Now, you can't go overboard on this sauce, mind you. It is very spicy. However, the way this stuff complements the rest of the ingredients of the pita is amazing. It flavors the chicken meat, and it balances out the mellowness of the coconut. Furthermore, it is superb on the red rice. I found the rice, on its own, to taste slightly bitter, but when you spoon some of the finadene on top, it changes the taste. The way it evened out was perfect. I did not take a picture of the red rice by itself, but it does make an appearance in the opening picture of this post. If I had to choose a least favorite part of the meal, the rice would probably be it, but I'm still glad we tried it; it made the whole thing that much more authentic. (The zucchini rolls from my last post appear on the finished plate picture, too, but obviously they were not really meant to be eaten with this Guamanian meal!)

All in all, we were very happy with our first foray into the food of Guam. I think we're going to be venturing even further into this cuisine in the future. I've already found more recipes to try! As for the fresh coconut, I was so psyched to buy my first real coconut to use for this dish. We had another use for the coconut, but you'll have to wait until my next post to find out what that other use was. It's a doozy, if I do say so myself!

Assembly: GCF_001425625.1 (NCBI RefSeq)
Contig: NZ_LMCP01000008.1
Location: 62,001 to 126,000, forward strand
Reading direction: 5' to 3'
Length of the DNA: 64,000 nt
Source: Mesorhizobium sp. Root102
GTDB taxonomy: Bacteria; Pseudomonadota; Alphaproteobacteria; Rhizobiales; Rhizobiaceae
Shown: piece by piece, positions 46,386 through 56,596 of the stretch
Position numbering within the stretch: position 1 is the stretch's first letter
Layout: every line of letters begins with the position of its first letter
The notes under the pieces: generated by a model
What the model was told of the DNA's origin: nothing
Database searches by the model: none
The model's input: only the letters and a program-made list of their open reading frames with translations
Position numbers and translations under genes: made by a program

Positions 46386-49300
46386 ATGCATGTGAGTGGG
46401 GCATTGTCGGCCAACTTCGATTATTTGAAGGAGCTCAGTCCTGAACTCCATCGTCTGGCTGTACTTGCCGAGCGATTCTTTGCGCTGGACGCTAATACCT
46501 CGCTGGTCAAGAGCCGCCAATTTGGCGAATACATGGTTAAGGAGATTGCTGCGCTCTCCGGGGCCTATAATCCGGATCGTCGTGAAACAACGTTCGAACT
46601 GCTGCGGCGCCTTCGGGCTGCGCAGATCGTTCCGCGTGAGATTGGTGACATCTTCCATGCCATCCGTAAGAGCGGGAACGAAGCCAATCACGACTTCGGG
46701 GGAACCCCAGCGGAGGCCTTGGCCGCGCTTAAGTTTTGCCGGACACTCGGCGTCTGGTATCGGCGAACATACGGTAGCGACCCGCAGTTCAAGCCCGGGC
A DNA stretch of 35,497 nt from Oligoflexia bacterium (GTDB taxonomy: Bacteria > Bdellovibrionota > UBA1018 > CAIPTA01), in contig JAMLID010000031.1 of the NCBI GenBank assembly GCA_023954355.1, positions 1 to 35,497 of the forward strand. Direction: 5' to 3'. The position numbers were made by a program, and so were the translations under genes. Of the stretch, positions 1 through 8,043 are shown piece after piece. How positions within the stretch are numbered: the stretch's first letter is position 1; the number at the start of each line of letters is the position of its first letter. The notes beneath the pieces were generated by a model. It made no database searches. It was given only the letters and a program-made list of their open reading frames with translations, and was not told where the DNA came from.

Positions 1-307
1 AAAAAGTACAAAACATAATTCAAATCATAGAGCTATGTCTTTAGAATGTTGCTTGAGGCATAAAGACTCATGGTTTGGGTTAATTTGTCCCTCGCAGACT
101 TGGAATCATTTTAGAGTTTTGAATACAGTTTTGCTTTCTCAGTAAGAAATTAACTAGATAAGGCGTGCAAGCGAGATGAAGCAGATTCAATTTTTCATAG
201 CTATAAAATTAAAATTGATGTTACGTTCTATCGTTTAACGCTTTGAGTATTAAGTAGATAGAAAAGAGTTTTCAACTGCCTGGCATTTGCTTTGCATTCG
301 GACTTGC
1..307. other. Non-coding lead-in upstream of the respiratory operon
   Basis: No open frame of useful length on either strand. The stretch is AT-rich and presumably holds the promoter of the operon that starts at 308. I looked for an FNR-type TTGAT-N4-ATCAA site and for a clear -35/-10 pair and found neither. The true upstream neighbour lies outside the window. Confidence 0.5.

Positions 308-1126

The recipe for the marinated cucumbers can be found here.
The recipe for the finadene sauce can be found here.
For the Chamorro Red Rice, I used this recipe as a guide, but what I did was slightly different.

Chamorro Red Rice
adapted from Recipezaar
serves 4-6

2 cups short-grain rice
4 cups water
2-3 tsp. annatto seed, ground into a powder
salt and pepper, to taste

1. Combine water and annatto powder in a medium-sized saucepan and bring water to a boil. Add rice, salt, and pepper, stir briefly, and turn the heat down to a simmer. Cover the rice, and cook for 18-20 minutes, until water is absorbed and the rice has taken on an orange-reddish tint. Fluff with a fork, take the saucepan off the heat, and let stand with the lid on for about 5 minutes. Serve with chicken kelaguen.

Chicken Kelaguen

1 whole (3-4 lb.) chicken
3/4-1 cup freshly grated coconut (not the sweet shredded stuff you get in a bag in the baking aisle of the grocery store)
6-8 whole-wheat pita breads, slightly warmed
6-8 corn tortillas, slightly warmed
finadene sauce, to taste

1. Prepare the chicken by grilling (or poaching, or baking, or whatever method you find easiest) until cooked through. Shred all the meat and reserve.
2. Assembly: choose either a pita or a tortilla as your base. Sprinkle shredded chicken on your bread of choice, add some grated coconut, and top with finadene sauce. Serve with red rice on the side.